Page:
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Archive Notice: This thread is old and no longer active. It is here for reference purposes. This thread was created on an older version of the flipcode forums, before the site closed in 2005. Please keep that in mind as you view this thread, as many of the topics and opinions may be outdated.
 
Harmless

April 06, 1999, 09:25 PM

In response to Thierry's request I have started digging around through my correspondences looking for relevant information on portal engine variants on my page.

It'll take me some time to find other relevant emails or explanations on the subject, but I'll dig up what I can. I don't have the time that our friend the Phantom has to write a column on the subject but I wind up fielding a lot of questions anyways.

This letter in particular covers a lot of portal vs. BSP issues.

The rest of them are indexed here.

-Harmless

 
Thierry Tremblay

April 07, 1999, 11:59 AM

Harmless wrote:
>>In response to Thierry's request I have started digging around through my correspondences looking for relevant information on portal engine variants on my page.

Thanks a lot for thoses mails... They just confirmed what I was beginning to discover: pure portal ain't that cool. I was considering doing small BSPs for my cells (that would also contains detail polygons), and though: then why not use full BSPs then? But after reading the mails, I must say I really like the kdtree/bsp approach.

My original question was about beamtrees. From what I understand, they are a kind of 2D BSP to subdivide the screen. You render from front->back and know what as already been drawn. This also allow us to easily do hard shadows by rendering from the light source. Basically, they keep track of coverage regions. Am I right?

About the kdtree/BSP approach: since the BSP contains few polygons (

 
Harmless

April 07, 1999, 05:23 PM

Thierry Tremblay wrote:
>>Thanks a lot for thoses mails... They just confirmed what I was beginning to discover: pure portal ain't that cool. I was considering doing small BSPs for my cells (that would also contains detail polygons), and though: then why not use full BSPs then? But after reading the mails, I must say I really like the kdtree/bsp approach.

Thanks. I converged on that solution after trying over two dozen others in the main engine. It seems the least constrained of all my attempts. The octree variant can handle more dynamic geometry than the kd-tree version, primarily because the octree doesn't have to do kd-tree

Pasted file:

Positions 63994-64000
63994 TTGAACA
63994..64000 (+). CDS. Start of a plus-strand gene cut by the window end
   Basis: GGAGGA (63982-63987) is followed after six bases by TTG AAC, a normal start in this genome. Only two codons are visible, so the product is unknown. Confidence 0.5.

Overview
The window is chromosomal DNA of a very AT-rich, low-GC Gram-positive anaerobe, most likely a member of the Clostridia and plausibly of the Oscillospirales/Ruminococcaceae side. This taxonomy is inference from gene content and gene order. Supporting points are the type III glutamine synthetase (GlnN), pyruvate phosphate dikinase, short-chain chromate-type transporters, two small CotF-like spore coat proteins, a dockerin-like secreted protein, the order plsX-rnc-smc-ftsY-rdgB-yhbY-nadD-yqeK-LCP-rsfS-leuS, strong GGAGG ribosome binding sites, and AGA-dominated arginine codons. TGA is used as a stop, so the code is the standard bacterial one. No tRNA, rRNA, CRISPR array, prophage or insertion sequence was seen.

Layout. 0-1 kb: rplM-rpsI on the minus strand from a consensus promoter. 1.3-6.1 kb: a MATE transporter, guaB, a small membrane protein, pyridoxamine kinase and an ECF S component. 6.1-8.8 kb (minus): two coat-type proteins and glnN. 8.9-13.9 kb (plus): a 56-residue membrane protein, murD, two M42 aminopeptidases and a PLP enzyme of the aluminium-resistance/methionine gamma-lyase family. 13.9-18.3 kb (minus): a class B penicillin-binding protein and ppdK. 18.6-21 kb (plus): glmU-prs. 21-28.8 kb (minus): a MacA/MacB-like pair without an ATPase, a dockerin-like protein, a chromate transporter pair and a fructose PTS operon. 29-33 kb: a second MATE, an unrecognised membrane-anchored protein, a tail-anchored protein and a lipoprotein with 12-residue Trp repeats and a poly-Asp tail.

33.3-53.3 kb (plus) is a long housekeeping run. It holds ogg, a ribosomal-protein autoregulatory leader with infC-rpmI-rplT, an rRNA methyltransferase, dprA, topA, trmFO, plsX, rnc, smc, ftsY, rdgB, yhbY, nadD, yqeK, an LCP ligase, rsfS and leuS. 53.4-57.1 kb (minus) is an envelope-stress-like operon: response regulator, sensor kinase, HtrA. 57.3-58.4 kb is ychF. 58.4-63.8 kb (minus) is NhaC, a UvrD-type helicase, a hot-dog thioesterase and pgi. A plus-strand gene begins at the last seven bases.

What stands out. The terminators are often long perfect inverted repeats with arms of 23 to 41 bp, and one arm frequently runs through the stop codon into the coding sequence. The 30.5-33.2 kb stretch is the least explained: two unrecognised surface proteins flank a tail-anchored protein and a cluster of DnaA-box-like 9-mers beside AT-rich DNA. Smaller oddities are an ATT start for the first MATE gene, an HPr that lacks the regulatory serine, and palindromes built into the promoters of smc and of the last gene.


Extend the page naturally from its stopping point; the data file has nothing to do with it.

computations to determine where it is best to split, it just checks the polygon count and divides. Then again the kd-tree can avoid a lot of unnecessary splits in a primarily static scene.

>>My original question was about beamtrees. From what I understand, they are a kind of 2D BSP to subdivide the screen. You render from front->back and know what as already been drawn. This also allow us to easily do hard shadows by rendering from the light source. Basically, they keep track of coverage regions. Am I right?

A beamtree, as I describe herein, should really be thought of as a 3 dimensional structure. It really is just a specialized form of BSP tree. In the beamtree all planes pass through the origin (the eye point). Other than that it subdivides the view as you walk from front to back through the scene into draw and not-drawn sections. Much like a solid BSP can divide between solid portions of the map and air. Since all planes pass through the origin, their 'd' component is always 0, which means you do not need to normalize the planes during beamtree generation, because when you use the distances from the plane for linear interpolation the magnitude of the
plane 'normal' is irrelevant and cancels itself out.

In short, the plane passing through two points in the scene is really just:
plane' = (v1-eye) cross (v2-eye)

then to get the side of that plane any point is on:

side = signof((vertex-eye) dot plane'

for a given viewpoint, the beamtree is used by putting in place 4 'slabs' representing
the left, right, top and bottom of the viewing fustrum.

giving you a degenerate tree like: